Living a Low-Waste Lifestyle
Stuart Tsubota can be seen biking to campus for work on a fall morning or driving his hybrid car in the frigid winter. He’s turned some heads in the Village of Brockport when using a unique plow outside of his home plastered with solar panels.
That’s because Tsubota has had a passion for the environment ever since he was first exposed to environmental issues during the world’s first Earth Day: April 22, 1970.
“Earth Day has changed a lot over the years,” said Tsubota, now a professor in the Department of Biology at The College at Brockport. “The issues and predictions were not nearly as extreme as they are now, and it was more of a ‘love the environment’ approach.”
Concerns around global warming and increasing waste would later reach mainstream media thanks to research within the scientific community.
Committed to doing their part in helping to protect the environment, Tsubota and his wife have adopted a green lifestyle, seamlessly introducing eco-friendly alternatives to everyday essentials.
“I don’t think it is really any harder to live like this; if anything, you just need to think more about everything you are doing,” Tsubota said.
Tsubota has created a compost in his backyard that reduces his overall environmental waste. Instead of throwing away degradable material that will further overflow a landfill, the compost will degrade it over time, turning it into soil.
He also uses a compostable alternative for a common issue many dog owners face.
“We have three dogs who need to use the bathroom a lot,” Tsubota said. “Instead of plastic bags, we purchase a cheap, compostable alternative that allows us to put the waste and bag directly into our compost instead of using a plastic bag.”
Tsubota also focuses on reducing his carbon-based waste from fossil fuels. With the help of his sister, he managed to find a unique eco-friendly solution to a problem everyone in upstate New York faces. When removing snow from his driveway, Tsubota uses a plow that utilizes only kinetic energy.
“It is not like a shovel at all as it uses your leverage to help lift the snow, taking the strain off your back,” Tsubota said. “It does lead to a lot of comments from the people who drive by our road when they see me using it.”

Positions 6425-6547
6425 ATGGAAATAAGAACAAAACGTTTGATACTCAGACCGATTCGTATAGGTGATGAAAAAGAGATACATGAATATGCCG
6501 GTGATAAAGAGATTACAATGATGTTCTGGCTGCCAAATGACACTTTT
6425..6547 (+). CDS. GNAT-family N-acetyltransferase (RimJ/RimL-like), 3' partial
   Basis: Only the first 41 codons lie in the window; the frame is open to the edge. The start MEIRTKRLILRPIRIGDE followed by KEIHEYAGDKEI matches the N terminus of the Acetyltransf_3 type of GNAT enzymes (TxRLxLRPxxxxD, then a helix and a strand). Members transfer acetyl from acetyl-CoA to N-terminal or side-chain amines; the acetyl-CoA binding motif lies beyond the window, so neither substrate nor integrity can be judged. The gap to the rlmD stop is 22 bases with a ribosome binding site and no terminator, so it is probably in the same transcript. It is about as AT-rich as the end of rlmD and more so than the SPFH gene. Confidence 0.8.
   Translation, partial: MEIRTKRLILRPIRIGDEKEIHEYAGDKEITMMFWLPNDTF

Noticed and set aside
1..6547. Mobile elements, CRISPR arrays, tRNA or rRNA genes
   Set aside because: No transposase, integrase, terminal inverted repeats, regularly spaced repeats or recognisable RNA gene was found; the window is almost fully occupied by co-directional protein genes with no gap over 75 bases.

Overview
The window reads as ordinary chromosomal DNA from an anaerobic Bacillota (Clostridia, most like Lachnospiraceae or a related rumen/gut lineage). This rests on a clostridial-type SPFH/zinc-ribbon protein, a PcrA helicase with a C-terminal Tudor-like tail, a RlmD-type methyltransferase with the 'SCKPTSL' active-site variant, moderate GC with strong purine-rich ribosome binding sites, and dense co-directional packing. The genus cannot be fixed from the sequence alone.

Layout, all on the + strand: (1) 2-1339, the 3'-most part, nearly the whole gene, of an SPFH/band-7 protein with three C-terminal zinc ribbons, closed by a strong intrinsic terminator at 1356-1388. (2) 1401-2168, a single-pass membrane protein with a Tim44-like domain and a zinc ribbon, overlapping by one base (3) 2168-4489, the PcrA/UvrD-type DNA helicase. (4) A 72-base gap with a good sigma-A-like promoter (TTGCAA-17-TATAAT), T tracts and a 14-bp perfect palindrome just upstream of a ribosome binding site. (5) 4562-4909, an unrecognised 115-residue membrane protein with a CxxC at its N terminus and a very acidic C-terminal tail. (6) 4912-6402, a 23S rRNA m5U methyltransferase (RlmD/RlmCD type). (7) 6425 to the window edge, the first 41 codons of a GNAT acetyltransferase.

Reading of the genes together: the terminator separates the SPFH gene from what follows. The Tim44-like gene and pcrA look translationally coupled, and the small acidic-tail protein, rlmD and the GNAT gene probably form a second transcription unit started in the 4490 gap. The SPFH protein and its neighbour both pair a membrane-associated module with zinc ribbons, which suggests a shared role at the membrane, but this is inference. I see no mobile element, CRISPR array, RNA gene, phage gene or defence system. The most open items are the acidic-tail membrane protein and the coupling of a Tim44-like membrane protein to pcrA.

Tsubota also installed solar panels on his house nearly eight years ago. While he was initially worried about how they would perform during cloudy and long winters, the panels have been far more efficient than he expected.
“While our electrical needs aren’t as large as most families since it is just the two of us, the panels account for about 50 percent of our electrical use,” Tsubota said. “We have already made back our investment and we still have the rentals on the solar panels for another 12 years.”
Tsubota continues to search for environmentally friendly alternatives to his every-day activities. For those interested in living a more green lifestyle, he has two important pieces of advice.
“Always remember to reuse and recycle,” Tsubota said. “But also never stop thinking of ways you can cut down on your reliance of carbon-based fossil fuel. Try to do things locally; shop local, which will cut down on your energy use the most.”
In his free time, Tsubota performs with a Rochester-based dance company known as BIODANCE, which “explores social, political, and environmental issues.” For more information on BIODANCE and other interesting faculty hobbies, read The Port’s The Secret Lives of Faculty.